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|• Type||Mayor-Council Government|
|Elevation||296 m (971 ft)|
|Time zone||UTC+5:30 (IST)|
|Vehicle registration||MP 47|
During the Mughal period, Harda was a mahal in the Handia sarkar. In 1742, Marathas led by Peshwa Balaji Baji Rao captured the area, and displaced the Muslim governor of the Handia sarkar. Subsequently, Harda replaced Handia as the most important town in the area, as the local Maratha amil (chief) resided at Harda. Harda was a part of the Scindia's territories. In 1801, Yashwantrao Holkar sacked Harda. Later, Harda also faced attacks from the Pindaris and the Korku tribals.
In 1817, during the Third Anglo-Maratha War, Harda became the headquarters of John Malcolm's division. Even after the Maratha defeat in the war, the Scindias retained control of the Harda-Handia tract. The area was ceded to the British in 1844, but the cession was completed only in 1860. The town saw disturbances during the 1857 uprising. The Deputy Magistrate, Maulvi Mazhar-ul-Jamil, helped curb the rebellion, and was rewarded with a jagir in the Damoh district. The Harda Nagar Palika was established on 18 May 1867, and the Harda tehsil was created in 1913.
The British tried to bring a progressive frame work to Harda during its rule. Harda was formed by combining Kul Harda and Mehmudabad Villages. After the railway lines were laid the conditions improved, and the area developed. In 1857 British officers worked here as judges and administrative Officers. Harda was one of the largest places in the old 'Madhya Prant' and includes area of 'Seoni Malwa.' The Harda language and culture is influenced by 'Malwa' and 'Nimar'. The main dialect spoken in Harda is known as Bhuani, and the region is known as the Bhuana area which loosely translates to more fertilized land.
Indian independence movementEdit
This article needs additional citations for verification. (December 2018)
Guru Radha Kishan was born in 1925 in Bid village of Harda district. On 15 August 1947, S.D.O Shri Beretha hosted the Indian flag at the police station of Harda. Eminent personalities from Harda include Narayanrao Raghunathrao Kekre, the President of the Hindu Mahasabha of Madhya Pradesh.
Freedom struggle at Harda was led by Atmaram Lokre shastri in 1905. After the division of Bengal in 1905 there were political movements in Harda led by Pro. Mahadev Shivram Gole, Pandit Chandragopal Gajadharprasad Mishra (Vakil Saheb), Balwantrao Agnihotri, Bhikaji Vinayak Naik, Pandit Chandragopal Mishra, Ramdada Naik, Benimadhav Awasthi led the freedom movement. Later Thakur Guljarsingh, Sitacharan Dixit, Dadabhai Naik, Maheshdatt Mishra (son of Pt. Chandrgopal Mishra) & Champlal Sokal led the freedom struggle and were subsequently sent to jail. Prof. Maheshdatt Mishra spent 4 years in British Jails. He was personal Assistant to Mahatma Gandhi during turmoil years of 1942 "Quit India" Movement.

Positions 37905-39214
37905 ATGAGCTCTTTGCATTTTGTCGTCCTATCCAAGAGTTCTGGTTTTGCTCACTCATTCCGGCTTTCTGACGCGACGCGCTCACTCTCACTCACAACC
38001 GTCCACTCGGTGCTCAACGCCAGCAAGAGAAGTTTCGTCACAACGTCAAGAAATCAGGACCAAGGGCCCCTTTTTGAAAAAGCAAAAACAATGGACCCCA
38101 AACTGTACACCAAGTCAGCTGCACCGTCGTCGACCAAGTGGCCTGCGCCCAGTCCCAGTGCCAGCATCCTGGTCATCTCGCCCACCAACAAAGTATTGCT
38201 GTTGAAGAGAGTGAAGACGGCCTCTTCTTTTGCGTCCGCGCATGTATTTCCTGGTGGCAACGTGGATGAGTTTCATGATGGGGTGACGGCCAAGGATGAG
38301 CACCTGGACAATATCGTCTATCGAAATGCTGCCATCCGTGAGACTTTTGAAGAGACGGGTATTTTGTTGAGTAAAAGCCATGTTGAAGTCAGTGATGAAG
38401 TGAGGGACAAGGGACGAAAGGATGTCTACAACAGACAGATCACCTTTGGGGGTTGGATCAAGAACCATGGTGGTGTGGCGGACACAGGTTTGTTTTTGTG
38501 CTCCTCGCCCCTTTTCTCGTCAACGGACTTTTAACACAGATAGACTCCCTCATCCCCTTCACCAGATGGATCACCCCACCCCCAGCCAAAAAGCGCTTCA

Harda is located at  It has an average elevation of 296 metres (971 feet).coor title dm|22|20|N|77|06|E|region:IN_type:city.
Flora and faunaEdit
In the southern hill regions of Harda we can find the Tribal, 'Gond ' and 'Korku' people. The south region of Harda was under 'Makdae' rule and the 'Gond' king was the ruler. The 'Bichhola' village of harda was the developed 'Rajaswa' center in the Mughal empire. The area which was called 'Gondwana' became non-tribal (it is still tribal because there is a vast tribal population) during the British rule, as the workers, administration officials, farmers and business community was in touch with the states like Maharashtra, Rajasthan, Uttar Pradesh and Gujarat for a 150 years the area got influenced by the culture of these states.
As of 2011 Indian Census, Harda had a total population of 68,162, of which 34,970 were males and 33,192 were females. Population within the age group of 0 to 6 years was 8,205. The total number of literates in Harda was 52,771, which constituted 77.4% of the population with male literacy of 80.9% and female literacy of 73.7%. The effective literacy rate of 7+ population of Harda was 88.0%, with male literacy rate of 92.3% and female literacy rate of 83.5%. The Scheduled Castes and Scheduled Tribes population was 8,758 and 2,390 respectively. Harda had 13493 households in 2011.